Summary: The Good Shepherd enables His sheep to have peace with God because He: 1) Dies for them (John 10:11–13), 2) Loves them (John 10:14–15), and 3) Unites them (John 10:16–21).

President-elect Donald Trump said Thursday he has chosen retired Marine Gen. James Mattis, to be secretary of defense. He has said that responding to “political Islam” is the major security issue facing the United States. Like Trump, Mattis favors a tougher stance against U.S. adversaries abroad, especially Iran. The general, speaking at the Center for Strategic and International Studies in April, said that while security discussions often focus on terrorist groups such as the Islamic State or al-Qaida, the Iranian regime is “the single most enduring threat to stability and peace in the Middle East.” (

Iranian Ayatollah’s have been such a destabilizing geopolitical force for world peace, that world leaders for generations have struggled to contain their aggressions. Instead of putting the welfare of their people first, they fund and promote terrorism to the determent of their own people.

In John 10:11-21, Jesus reveals himself to be the Good Shepherd who enables true and lasting peace for His people. John reveals three blessings the Good Shepherd gives to His sheep because He is genuinely concerned for them (cf. v. 13). He enables peace with God because He 1) Dies for them (John 10:11–13), 2) Loves them (John 10:14–15), and 3) Unites them (John 10:16–21).

The Good Shepherd enables His sheep to have peace with God because:

1) The Good Shepherd Dies for His Sheep (John 10:11–13)

John 10:11–13 11 I am the good shepherd. The good shepherd lays down his life for the sheep. 12 He who is a hired hand and not a shepherd, who does not own the sheep, sees the wolf coming and leaves the sheep and flees, and the wolf snatches them and scatters them. 13 He flees because he is a hired hand and cares nothing for the sheep.(ESV)

Jesus’ identification of Himself as the good shepherd points back to the true shepherd described in verses 2 to 5. Verses 11–13 are an extended metaphor, actually a self-contained story matching the figure of speech in verses 1–5 (Michaels, J. R. (2011). John (p. 180). Grand Rapids, MI: Baker Books.).

The concept of a divine shepherd goes back to the OT. Psalm 23 opens with the statement “The LORD is my shepherd” (v. 1); Jeremiah speaks of gathering the nation as a flock of sheep that has been scattered (Jer 23:1–3); and Ezekiel prophesied: “As a shepherd looks after his scattered flock when he is with them, so will I look after my sheep. I will rescue them … I myself will tend my sheep and have them lie down” (Eze 34:12, 15). To the disciples the figure would have been specially apt since sheep herding was one of the major occupations in Palestine (Tenney, M. C. (1981). John. In F. E. Gaebelein (Ed.), The Expositor’s Bible Commentary: John and Acts (Vol. 9, p. 109). Grand Rapids, MI: Zondervan Publishing House.).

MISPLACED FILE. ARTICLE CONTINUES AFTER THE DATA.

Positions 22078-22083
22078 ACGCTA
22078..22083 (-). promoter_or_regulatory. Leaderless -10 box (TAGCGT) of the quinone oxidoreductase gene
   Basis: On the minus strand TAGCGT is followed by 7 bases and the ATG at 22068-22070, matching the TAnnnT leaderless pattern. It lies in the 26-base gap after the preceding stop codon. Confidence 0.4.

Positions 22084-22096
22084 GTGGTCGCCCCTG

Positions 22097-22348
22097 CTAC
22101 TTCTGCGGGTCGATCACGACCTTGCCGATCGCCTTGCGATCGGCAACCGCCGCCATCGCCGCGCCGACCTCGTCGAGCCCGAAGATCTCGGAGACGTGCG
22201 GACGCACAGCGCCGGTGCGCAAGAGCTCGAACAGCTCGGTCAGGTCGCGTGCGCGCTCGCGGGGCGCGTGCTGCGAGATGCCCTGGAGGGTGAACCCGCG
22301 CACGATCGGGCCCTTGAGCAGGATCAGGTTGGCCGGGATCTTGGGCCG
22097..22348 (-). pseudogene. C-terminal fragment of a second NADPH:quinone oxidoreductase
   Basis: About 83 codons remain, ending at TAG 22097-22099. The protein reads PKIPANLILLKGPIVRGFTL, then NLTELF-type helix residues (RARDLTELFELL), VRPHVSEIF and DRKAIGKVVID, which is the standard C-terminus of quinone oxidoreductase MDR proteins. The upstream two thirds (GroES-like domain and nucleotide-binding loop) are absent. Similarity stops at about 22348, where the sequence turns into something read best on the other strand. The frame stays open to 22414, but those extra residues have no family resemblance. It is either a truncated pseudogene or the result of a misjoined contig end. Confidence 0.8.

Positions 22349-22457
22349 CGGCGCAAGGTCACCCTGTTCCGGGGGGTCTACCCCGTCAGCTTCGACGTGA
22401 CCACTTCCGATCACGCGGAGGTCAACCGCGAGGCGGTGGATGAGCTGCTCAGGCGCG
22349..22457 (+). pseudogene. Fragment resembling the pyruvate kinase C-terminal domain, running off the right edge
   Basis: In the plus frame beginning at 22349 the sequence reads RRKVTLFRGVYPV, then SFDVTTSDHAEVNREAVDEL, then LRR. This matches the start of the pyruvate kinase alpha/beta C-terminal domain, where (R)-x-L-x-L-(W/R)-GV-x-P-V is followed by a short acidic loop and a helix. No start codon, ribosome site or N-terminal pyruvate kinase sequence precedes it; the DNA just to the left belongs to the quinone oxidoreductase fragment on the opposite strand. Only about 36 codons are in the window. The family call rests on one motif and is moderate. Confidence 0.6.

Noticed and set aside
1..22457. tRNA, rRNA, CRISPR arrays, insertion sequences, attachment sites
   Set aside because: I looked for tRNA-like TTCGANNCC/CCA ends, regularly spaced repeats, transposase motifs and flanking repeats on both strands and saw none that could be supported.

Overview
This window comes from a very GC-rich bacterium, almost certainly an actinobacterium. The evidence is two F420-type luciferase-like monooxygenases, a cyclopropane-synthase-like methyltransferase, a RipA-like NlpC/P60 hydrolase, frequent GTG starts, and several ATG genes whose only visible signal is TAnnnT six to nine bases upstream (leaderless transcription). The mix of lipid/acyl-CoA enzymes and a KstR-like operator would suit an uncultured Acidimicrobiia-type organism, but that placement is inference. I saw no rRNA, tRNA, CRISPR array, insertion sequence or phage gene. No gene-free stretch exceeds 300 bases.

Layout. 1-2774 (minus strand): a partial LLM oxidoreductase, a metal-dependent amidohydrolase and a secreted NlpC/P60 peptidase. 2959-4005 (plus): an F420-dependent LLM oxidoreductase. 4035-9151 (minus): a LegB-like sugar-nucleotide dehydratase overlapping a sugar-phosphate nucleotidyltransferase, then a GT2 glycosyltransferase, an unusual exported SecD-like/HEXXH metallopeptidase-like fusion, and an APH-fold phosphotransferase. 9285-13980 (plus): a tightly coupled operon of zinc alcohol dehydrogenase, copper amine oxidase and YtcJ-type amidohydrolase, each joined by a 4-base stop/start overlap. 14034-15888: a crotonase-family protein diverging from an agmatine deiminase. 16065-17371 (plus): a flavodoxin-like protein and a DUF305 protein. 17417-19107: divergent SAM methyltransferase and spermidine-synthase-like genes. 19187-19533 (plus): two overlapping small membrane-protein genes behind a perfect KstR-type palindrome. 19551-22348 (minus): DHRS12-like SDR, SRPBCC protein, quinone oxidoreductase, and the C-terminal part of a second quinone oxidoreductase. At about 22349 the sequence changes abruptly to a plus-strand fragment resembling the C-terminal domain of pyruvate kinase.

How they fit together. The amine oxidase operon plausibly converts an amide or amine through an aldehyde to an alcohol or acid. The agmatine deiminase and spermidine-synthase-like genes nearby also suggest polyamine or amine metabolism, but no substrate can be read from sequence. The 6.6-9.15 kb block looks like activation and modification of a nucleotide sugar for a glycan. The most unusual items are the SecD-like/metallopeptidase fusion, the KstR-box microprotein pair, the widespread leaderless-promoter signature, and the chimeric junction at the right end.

(CHART: “How Shepherds Cared for Sheep”)

This is the fourth “I AM” statement in John’s gospel where he continues to show His deity to enable something for His followers that only God can do. Here in verse 11, the Greek text literally reads, “the shepherd, the good one,” setting Christ the Good Shepherd apart from all other shepherds. Kalos (good) refers to His noble character (cf. 1 Tim. 3:7; 4:6; 2 Tim. 2:3; 1 Peter 4:10); He is the perfect, authentic Shepherd; in a class by Himself; preeminent above all others. “A” good shepherd does not characteristically give his life for the sheep; “the” Good Shepherd does. Moreover, the death of the Palestinian shepherd meant disaster for his sheep. The death of the Good Shepherd means life for his sheep (Morris, L. (1995). The Gospel according to John (pp. 453–454). Grand Rapids, MI: Wm. B. Eerdmans Publishing Co.).

Being a faithful shepherd entailed a willingness to lay one’s life on the line to protect the sheep. Robbers and wild animals such as wolves, lions, and bears were a constant danger (cf. 1 Sam. 17:34; Isa. 31:4; Amos 3:12). But Jesus, the good shepherd, went far beyond merely being willing to risk or actually risking His life for His sheep; He actually laid down His life for them (cf. v. 15; 6:51; 11:50–51; 18:14). Just in case some say that for God to die in that way was cheap—after all, he is the Creator—look at the word Jesus used in verse 11 to describe his life. He didn’t use the Greek word bios (which referred to the physical side of life), and he didn’t use the Greek word zoe (which referred to life’s history); instead he used the Greek word psuche, which meant ‘soul’, the totality of his being, the essence of his life. This means that Jesus loves his sheep so much that he gave himself completely, utterly, totally for them (Paterson, A. (2010). Opening Up John’s Gospel (pp. 81–82). Leominster: Day One Publications.).

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